The Masterpiece

By: Francine Rivers




ONE OF THE GREAT BLESSINGS of being a writer is the opportunity to interview people who are experienced in arenas I have not entered. I’ve had a great deal of help on the winding road of writing The Masterpiece. I want to thank the following people for the information and encouragement they gave me:

Gary LeDonne shared his knowledge of the juvenile court system and group home referrals.

Heather Aldridge of the Sonoma County Sheriff’s Office forensics department and Christopher Wirowek, deputy director of the San Francisco Medical Examiner’s Office, told me about policies and practices of departmental record keeping and finding identities of Jane and John Does.

Ulla Pomele gave me daily scheduling information for a group home program structure and activities.

Debbie Kaupp gave me an extensive list of the various duties of a personal assistant.

My brother, Everett King, told me about his experience with silent heart attacks, heart surgery, and the installation of a defibrillator implant.

Ex-cartel gang tagger and graffiti artist “Allude” shared some of his street adventures and misadventures in the Bay Area.

My friend Carolyn Dunn invited me to brainstorm my characters with a group of certified, professional family counselors. Thank you, Uriah Guilford, Candace Holly, Terri L. Haley, Laurel Marlink Quast, Gary Moline, and Rebecca Worsley for your insights into the realities of bonding issues in traumatized children and how they might play out in adulthood. Laurel Quast also gave me much-needed information on working with women in crisis pregnancy and child placement.

Ashley Huddleston and Tricia Goyer shared heart-wrenching insights into the psyche of traumatized children, as well as the struggles of foster and adoptive parents who love them and strive to help them heal.

Antanette Reed, Kern County assistant director of CPS, gave me essential information about the foster care system.

When I got lost in my story and couldn’t find my way around, I called story doctor Stan Williams. He asked the right questions to get me on track.

Holly Harder, my dear friend, has awesome navigational skills on the Internet. Whenever I got lost in cyberspace or couldn’t find details on any given subject, I sent out a distress call to Holly, and she found in minutes the exact information I needed.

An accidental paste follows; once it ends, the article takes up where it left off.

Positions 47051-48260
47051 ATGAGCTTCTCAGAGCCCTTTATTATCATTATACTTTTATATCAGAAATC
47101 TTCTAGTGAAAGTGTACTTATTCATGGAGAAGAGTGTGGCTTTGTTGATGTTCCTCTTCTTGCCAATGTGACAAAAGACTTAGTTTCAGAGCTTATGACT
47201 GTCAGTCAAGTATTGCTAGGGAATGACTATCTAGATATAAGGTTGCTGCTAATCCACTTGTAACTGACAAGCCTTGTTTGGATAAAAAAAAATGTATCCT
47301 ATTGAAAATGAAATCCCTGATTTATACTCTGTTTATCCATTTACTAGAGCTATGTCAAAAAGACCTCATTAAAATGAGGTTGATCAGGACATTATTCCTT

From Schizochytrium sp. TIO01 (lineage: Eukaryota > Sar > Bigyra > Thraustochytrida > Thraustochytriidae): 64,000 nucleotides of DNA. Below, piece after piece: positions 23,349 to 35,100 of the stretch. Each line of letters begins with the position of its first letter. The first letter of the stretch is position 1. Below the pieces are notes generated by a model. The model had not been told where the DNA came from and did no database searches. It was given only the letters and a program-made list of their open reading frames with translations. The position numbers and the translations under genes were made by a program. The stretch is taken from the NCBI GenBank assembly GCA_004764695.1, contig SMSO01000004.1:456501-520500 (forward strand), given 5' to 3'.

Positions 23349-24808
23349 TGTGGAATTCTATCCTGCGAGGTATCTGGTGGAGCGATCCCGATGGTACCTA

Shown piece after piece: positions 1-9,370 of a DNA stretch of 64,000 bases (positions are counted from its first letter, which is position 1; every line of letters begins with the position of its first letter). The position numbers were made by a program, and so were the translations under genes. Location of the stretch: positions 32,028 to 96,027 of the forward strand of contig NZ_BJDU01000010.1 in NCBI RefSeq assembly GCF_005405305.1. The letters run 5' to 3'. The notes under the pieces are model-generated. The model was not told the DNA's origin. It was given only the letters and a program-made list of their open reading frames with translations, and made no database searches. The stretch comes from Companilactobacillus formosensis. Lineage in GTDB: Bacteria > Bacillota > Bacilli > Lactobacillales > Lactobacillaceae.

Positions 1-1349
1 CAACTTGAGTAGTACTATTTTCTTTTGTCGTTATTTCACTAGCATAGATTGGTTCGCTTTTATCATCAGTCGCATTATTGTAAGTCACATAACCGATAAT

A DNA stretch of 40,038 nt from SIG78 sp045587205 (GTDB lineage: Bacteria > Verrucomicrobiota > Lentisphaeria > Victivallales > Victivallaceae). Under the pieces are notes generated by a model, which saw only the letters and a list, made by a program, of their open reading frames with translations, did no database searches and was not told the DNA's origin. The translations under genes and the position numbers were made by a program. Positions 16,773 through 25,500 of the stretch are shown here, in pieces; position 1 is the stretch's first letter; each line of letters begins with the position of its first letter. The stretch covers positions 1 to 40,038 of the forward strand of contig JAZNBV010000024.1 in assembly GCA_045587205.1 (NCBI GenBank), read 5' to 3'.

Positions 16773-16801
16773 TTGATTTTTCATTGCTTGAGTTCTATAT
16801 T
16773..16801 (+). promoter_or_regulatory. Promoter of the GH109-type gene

A huge thank-you to my Coeur d’Alene brainstorming friends: Brandilyn Collins, Tamera Alexander, Robin Lee Hatcher, Karen Ball, Sharon Dunn, Gayle DeSalles, Tricia Goyer, Sunni Jeffers, Sandy Sheppard, and Janet Ulbright. All amazing women of God who pray, plot, and know how to play. Whenever I hit a wall, these remarkable women helped get me over or through it.

Colleen Phillips, kindred spirit and missionary in Chile, was in this project from the beginning. Thank you for “listening” to all the variations of Roman and Grace’s journey and for being the first one to read, comment, and make corrections on the manuscript—not once, but twice—before I dared submit it.

I also want to thank my brilliant agent, Danielle Egan-Miller, for her insights and long hours of work in managing my writing career. It’s a blessing to be able to leave all the complex details of business to someone I trust so that I can concentrate on writing.

Thank you also to Tyndale publisher Karen Watson, who always has the questions to get my creative juices flowing. I’m grateful to Cheryl Kerwin, Erin Smith, Shaina Turner, and Stephanie Broene, who handle the lion’s share of my Facebook author page. Robin Lee Hatcher manages my website, and my daughter, Shannon Coibion, posts my blogs and helps me with incoming mail.

Finally, I am indebted to my longtime editor, Kathy Olson, who understands my process and story. Without her expertise in cutting, restructuring, and slipping in scenes from previous drafts, this book would not be in your hands.

Blessings to each of you in your future ventures. You are all God’s masterpieces.





ROMAN VELASCO CLIMBED the fire escape and swung over the wall onto the flat roof. Crouching, he moved quickly. Another building abutted the five-story apartment house, the perfect location for graffiti. Right across the street was a bank building, and he’d already left a piece on the front door.

Shrugging off his backpack, he pulled out his supplies. He’d have to work fast. Los Angeles never slept. Even at three in the morning, cars sped along the boulevard.